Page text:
Animating a CSS Sprite With JavaScript

Take a look at this demo, and guess how the animation is achieved. It’s not an animated GIF. It’s a PNG sprite that is brought to life with a little bit of JavaScript.

The sprite image is a long strip containing each frame of the animation. The stylesheet sets it as the background of a DIV, and the dimensions are set so you can only see one frame at a time. Then a script uses a timer loop to continuously shift down the line, resetting once it reaches the end. (A more complex version of this effect can be seen in this Google Doodle.)

It works just like the sprites traditionally used in video games. It’s more efficient to load one image from a slow data source, whether it’s a hard disk or an internet connection, and only show a piece of it at a time, than to load dozens of images and alternate between them. (It saves some overhead in other ways in a performance-minded environment like a game, as well.)

Why not just use an animated GIF?

Aside from the simple fact that it’s more fun, the Graphics Interchange Format has some limitations that make it unsuitable for certain applications. It doesn’t work very well at all for photographic images, and it only has very basic transparency support. JPEG is far better for photographs, and PNG for images with flatter colors.

There is another image format that supports animation, the animated PNG format (APNG), but support for it is sorely lacking. Most popular image editors don’t support it natively, and only a couple of browsers can display them without third-party extensions. Firefox/Gecko and Opera are about the extent of browser support for APNG. Internet Explorer can’t display them at all, and Chrome requires a third-party extension.

By using a sprite, you have an image format that fits your needs, and still have animation. Oh, and you can start and stop the animation at will, through JavaScript.


For starters, you need an element to hold the sprite. I ended up using a DIV with an ID of “sprite.”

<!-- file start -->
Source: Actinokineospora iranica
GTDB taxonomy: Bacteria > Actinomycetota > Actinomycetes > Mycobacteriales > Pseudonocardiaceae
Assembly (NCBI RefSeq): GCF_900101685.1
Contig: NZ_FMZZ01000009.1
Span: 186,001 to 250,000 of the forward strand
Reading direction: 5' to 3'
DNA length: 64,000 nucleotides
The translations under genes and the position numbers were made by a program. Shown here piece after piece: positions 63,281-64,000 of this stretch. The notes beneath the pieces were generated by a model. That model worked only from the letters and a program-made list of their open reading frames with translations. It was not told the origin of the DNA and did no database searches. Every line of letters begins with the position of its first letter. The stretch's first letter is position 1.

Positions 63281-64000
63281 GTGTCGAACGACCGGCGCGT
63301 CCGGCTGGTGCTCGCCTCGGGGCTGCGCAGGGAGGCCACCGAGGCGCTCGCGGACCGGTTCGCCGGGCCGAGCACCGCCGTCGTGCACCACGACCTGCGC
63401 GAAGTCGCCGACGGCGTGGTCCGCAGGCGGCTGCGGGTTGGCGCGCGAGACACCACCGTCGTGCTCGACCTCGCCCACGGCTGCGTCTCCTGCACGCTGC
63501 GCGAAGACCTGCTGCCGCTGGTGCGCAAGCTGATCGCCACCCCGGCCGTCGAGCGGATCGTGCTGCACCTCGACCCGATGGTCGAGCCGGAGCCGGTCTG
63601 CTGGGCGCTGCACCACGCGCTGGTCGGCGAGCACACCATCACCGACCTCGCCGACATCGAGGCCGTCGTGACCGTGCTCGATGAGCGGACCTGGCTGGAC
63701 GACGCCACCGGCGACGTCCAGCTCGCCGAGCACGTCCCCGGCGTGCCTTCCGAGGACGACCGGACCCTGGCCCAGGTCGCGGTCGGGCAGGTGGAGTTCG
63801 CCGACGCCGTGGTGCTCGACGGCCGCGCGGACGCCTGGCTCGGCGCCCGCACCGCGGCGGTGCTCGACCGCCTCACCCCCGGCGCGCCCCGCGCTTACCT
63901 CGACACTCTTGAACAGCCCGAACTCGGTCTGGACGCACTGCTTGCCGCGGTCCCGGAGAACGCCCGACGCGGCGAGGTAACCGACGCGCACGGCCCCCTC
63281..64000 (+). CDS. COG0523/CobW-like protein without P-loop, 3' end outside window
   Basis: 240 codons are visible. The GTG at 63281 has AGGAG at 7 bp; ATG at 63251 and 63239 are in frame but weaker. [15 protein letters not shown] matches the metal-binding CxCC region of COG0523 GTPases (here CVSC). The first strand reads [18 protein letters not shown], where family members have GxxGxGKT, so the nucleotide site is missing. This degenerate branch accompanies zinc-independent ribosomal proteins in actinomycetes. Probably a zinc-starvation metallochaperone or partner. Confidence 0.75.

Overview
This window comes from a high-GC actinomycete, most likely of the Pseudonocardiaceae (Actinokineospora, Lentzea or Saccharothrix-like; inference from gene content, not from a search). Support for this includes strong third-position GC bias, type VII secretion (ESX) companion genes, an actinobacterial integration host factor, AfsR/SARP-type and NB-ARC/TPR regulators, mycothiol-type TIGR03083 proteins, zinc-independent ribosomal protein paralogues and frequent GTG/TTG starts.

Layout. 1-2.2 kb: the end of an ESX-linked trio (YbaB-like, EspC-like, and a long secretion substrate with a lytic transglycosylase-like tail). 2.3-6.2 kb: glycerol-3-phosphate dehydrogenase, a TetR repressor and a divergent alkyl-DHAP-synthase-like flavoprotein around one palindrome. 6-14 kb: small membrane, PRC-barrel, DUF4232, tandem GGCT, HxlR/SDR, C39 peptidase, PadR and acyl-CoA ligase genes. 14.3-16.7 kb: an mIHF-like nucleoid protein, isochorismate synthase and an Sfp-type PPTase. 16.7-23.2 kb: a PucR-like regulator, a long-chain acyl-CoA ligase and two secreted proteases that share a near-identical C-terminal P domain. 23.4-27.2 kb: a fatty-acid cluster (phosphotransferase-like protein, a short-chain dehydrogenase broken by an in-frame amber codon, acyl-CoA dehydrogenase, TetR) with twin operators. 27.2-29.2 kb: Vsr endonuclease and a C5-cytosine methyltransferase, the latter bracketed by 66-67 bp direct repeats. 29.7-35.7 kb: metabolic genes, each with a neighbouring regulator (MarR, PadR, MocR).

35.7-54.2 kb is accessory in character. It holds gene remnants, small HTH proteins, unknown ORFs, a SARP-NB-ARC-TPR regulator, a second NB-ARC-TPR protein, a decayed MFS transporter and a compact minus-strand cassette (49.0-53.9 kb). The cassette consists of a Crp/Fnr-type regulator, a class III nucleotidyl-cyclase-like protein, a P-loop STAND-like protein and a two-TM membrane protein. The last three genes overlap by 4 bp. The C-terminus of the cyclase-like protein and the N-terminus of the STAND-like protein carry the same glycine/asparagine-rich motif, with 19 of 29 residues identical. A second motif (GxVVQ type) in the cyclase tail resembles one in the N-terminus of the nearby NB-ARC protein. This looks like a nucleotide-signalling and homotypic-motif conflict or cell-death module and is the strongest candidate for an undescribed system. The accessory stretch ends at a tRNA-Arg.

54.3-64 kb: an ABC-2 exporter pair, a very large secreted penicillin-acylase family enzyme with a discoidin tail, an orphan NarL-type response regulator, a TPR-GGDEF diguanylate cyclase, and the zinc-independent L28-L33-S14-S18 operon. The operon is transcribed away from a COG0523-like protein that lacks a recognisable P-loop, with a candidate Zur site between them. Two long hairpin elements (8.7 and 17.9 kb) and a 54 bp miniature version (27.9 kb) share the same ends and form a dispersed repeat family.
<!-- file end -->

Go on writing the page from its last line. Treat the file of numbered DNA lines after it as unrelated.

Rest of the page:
<div id="sprite"></div>

Then you need to style the element. (If it’s not already a block-level element like a DIV, you may need to add display:block.) It’s height should be the height of your sprite image, and the width should be the width of a single frame. My image is 200 pixels high, and a frame is 300 pixels wide.

#sprite {
width: 300px;
height: 200px;
margin: 30px auto;
background-image: url(sprite.png);

The most important part, of course, is the script. I’m using some jQuery, simply because it’s a convenient way to handle my button events. You could easily adapt it to work without, though.


var frameWidth = 300;
var frameHeight = 200;
var spriteWidth = 5400;
var spriteHeight = 200;
var spriteElement = document.getElementById("sprite");

var curPx = 0;
var ti;

function animateSprite() { = curPx + 'px 0px';
curPx = curPx + frameWidth;

if (curPx >= spriteWidth) {
curPx = 0;

ti = setTimeout(animateSprite, 80);




The block of variables at the top set the frame dimensions, the dimensions of the sprite image, and the element containing the sprite. Then a timer is set, firing once per 80 milliseconds, which runs the animateSprite() function. Every time the function runs, it sets the background offset to curPx, and adds the frame width to curPx, so the next frame will be displayed in the following iteration. If curPx reaches the last frame, it’s reset to zero, so the animation will wrap around.

As an added bonus, you can start and stop the animation at will through the script. I just added some click events to a couple of links for illustrative purposes.

$("#stop").click(function() {

$("#start").click(function() {
ti = setTimeout(animateSprite, 80);

You can see the finished example in action here.

  • Salman

    thanks… very helpful for me…

  • Angeline

    Hmm… Didn’t work for me, did I miss something?

    , yes?

  • juju

    good tutorial

  • Robert

    Thanks for the tip; one note: the animation is actually playing backwards. To play forwards you need a negative x coordinate, like so: = ‘-‘+ curPx + ‘px 0px';

    • DigitalDesperado

      Thanks for that. Also it is not playing backwards as Robert suggests, I’m an animator and I’m using it to run an animated sequence and it plays forwards. You do not need to alter the code.

  • DigitalDesperado

    ….ok it is playing backwards. I eat my words sorry Robert. However I couldn’t get your fix to make it play forwards it just stopped working for me. I used this instead
    curPx = curPx – frameWidth;

    If nothing else it’s good to know how to make it play either backwards or forwards.

  • Tim Sweet

    I made a little animation plugin animatinator

  • Moises Lagos

    if the image is vertical as I do?

  • SoftwareForChildren

    Thanks for the good information!

    Here’s a similar tutorial (only about 15 lines of code), without jQuery: